I hope I’ve helped you understand that if the time comes to separate, a divorce can be achieved in a peaceful way.
The truth is, it’s not always possible for two people to be mature. There is always the chance that one half of a couple might act a fool, bail on his or her spouse and children, or simply be blind to what they are doing.
Good news is that it only takes one parent acting like a responsible adult to ensure a child moves through divorce with as little damage as possible. Just one.
Let that one be you by following this advice:
- Never give details. Period. Even if they ask. A simple Mama and Daddy still love you very much but can’t get along under the same roof will suffice, I promise you. (Obviously, this is only the case if your child is still seeing both of you. If one parent is completely out of the picture, then probably a little more—but not too much—explanation would be due.) More will confuse them, and I think less will too. When they are adults and begin to understand marriage and all it entails, more can be said.
- Never use your child as an information-giver. We have all modes of communication now: text, phone, email, social media. There is absolutely zero reason that your child needs to tell the other parent something that you should be communicating. Find the means of communication that works for the both of you and talk like two adult co-parents should.
- Never fuss at your child about child support. While I feel like this should be a no-brainer, it was said to me a few times (to be clear, I was a teenager and could semi-handle it, but still), and it hurts. Your child should never hear the phrases, We would have more money if… or If your Mom/Dad loved you they would pay this… or even I can’t buy you this because… (not to say you have to buy whatever it is they want; just don’t use not having child support as a reason). Because they will hear two things: Money equals love and I’m not loved, and I’m to blame for my family’s financial problems.
- Never disparage your ex to your child. Listen, I understand how difficult this is. I’m still married, and there are times I’ve had to bite my tongue to keep from saying something ugly about Clayford to one of my children. (And also times I haven’t been able to bite it, so trust me, pot/kettle, I get it.) It is HARD to keep your mouth shut. But I would say it is even more important once you are divorced. Your child is sorting out all kinds of emotions in their tiny minds. To bombard them with negative thoughts about one of their parents is wrong. It doesn’t matter what you think they should be able to see with their own eyes. As I stated before, the self-preservation inside them will keep them from processing negative, and that’s a good thing, as it keeps their little hearts intact. Why would you want to destroy that?
- Never tell your child that your marriage suffered because of them. (Even though it’s true.) I read an article the other day that said if you want to save your marriage then don’t have kids. This couldn’t be more true, especially today. Kids are marriage DESTROYERS. But it’s our own fault. We’ve become a child-centric culture that worships at the throne of all things kid. We worship their clothing, their activities, their social lives. We are obsessed with youth and despise age. And we often put our children first to the detriment of our spouse. Don’t blame your child for that. It’s on you, Mom and Dad. (Need to interrupt here to say: It is VITALLY important that once you are divorced and begin to date again and even remarry your children come first. Sorry. It is what it is.)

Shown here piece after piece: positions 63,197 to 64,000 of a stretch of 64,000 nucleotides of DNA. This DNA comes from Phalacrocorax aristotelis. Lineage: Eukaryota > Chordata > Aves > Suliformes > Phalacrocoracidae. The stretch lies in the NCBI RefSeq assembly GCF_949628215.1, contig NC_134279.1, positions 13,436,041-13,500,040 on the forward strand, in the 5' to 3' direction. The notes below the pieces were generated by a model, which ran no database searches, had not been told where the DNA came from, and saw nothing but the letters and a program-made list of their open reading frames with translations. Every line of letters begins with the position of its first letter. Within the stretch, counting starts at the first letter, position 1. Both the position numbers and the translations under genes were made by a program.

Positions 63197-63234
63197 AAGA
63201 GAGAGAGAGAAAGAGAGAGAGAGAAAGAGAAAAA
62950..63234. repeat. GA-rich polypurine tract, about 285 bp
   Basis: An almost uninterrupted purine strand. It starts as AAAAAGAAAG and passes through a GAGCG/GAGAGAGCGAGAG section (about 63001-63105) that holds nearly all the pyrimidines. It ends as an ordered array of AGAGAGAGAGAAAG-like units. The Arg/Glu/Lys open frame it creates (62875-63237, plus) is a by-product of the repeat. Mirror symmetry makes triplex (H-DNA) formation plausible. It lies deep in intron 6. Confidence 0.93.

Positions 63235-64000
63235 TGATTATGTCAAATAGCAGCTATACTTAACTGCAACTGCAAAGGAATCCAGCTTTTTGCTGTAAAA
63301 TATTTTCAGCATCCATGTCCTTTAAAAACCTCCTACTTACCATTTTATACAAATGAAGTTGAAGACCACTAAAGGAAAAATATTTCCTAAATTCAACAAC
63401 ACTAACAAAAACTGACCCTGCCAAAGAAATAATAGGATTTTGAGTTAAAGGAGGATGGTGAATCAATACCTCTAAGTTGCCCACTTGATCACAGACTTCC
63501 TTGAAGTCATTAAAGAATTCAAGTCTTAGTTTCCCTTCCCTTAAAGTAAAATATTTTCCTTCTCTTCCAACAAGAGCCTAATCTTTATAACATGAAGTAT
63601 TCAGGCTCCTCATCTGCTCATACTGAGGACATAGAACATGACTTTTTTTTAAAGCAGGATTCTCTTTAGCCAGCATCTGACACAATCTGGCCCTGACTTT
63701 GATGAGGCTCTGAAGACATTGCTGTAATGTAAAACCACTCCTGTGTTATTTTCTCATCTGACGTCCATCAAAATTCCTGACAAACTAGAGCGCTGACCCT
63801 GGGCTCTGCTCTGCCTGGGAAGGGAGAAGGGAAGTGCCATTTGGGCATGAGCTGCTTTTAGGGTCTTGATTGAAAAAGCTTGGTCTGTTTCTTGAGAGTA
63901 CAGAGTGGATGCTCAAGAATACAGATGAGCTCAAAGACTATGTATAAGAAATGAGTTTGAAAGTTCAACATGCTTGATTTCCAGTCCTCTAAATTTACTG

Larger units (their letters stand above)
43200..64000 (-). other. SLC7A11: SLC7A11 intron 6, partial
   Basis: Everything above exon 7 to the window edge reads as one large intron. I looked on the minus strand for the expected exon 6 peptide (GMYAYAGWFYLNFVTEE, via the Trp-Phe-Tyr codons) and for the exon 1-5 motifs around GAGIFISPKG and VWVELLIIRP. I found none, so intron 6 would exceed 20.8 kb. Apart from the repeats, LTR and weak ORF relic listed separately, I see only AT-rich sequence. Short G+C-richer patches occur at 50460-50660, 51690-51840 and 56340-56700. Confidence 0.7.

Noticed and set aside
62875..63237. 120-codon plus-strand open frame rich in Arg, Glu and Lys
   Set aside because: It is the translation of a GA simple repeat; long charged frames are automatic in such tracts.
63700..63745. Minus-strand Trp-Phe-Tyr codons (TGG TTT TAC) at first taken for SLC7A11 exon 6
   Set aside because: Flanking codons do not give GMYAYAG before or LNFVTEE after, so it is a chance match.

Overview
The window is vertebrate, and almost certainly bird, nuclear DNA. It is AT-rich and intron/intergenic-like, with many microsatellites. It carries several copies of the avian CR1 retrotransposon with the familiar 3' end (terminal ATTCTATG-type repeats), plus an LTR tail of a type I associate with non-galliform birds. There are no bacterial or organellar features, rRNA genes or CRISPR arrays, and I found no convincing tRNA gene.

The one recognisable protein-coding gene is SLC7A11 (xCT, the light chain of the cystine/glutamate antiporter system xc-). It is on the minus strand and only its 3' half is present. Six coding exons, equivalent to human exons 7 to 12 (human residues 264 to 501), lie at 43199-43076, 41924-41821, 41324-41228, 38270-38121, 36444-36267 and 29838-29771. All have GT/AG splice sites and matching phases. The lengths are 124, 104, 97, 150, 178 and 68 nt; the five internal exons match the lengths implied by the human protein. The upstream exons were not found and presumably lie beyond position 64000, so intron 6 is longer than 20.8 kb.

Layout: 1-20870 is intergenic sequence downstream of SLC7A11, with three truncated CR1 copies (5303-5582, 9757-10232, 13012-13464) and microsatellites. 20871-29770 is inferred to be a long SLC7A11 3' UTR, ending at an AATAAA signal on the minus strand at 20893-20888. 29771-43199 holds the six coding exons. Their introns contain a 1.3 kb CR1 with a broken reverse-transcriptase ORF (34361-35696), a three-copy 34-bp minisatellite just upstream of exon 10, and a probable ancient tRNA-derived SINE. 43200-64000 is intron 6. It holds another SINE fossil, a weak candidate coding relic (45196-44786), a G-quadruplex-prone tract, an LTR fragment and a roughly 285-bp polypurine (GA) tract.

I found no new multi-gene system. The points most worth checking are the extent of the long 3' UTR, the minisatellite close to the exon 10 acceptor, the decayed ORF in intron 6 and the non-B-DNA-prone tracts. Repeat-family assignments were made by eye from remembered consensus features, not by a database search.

- NEVER—NEVER EVER EVER—tell your child your ex doesn’t love them. Oh my goodness, does this seem like it would never possibly be said by a parent to a child. But believe me, it is said more than you could imagine. If your father loved us, he would be paying more child support. If your mother loved you, she wouldn’t have cheated on me with her boss. If your father loved you, he wouldn’t date that Becky witch. If your mother loved you, she would keep Mark away. I could go on and on and on. Do NOT do this to your child! Your child is dealing with the literal death of the only family they have ever known. They DO NOT NEED your input on who loves them and who doesn’t.
How about this instead? Mourn the loss. Absolutely. Be ticked if it wasn’t your idea. Apologize if it was. Then both of you put on your big boy and big girl britches, deal with the fact that your marriage is over, and make peace WITHOUT dragging your children into the middle of it.
This is entirely possible. It takes resolve, forgiveness and a whole lot of maturity, but it is possible.
You may never be friends with your ex. But you can be a good co-parent if your focus is on your child and not the marriage.
And this is probably the most important piece of advice I could leave you with: Never make your child feel sorry for being born.
You chose to get married. You chose to bring life into this world. Don’t place on their shoulders what was your decision.
I won’t say I hope you’ll stay married. I’ve seen enough miserable marriages to know that some need to be put away instead of repaired.
But I hope you’ll think really long and hard about your children. I hope you’ll make peace with each other in whatever way possible.
All children deserve a good childhood. They deserve to maintain their innocence as long as possible, even as teenagers, even as young adults.
Mom and Dad, your job is to make sure this happens.
It’s the very definition of parenting.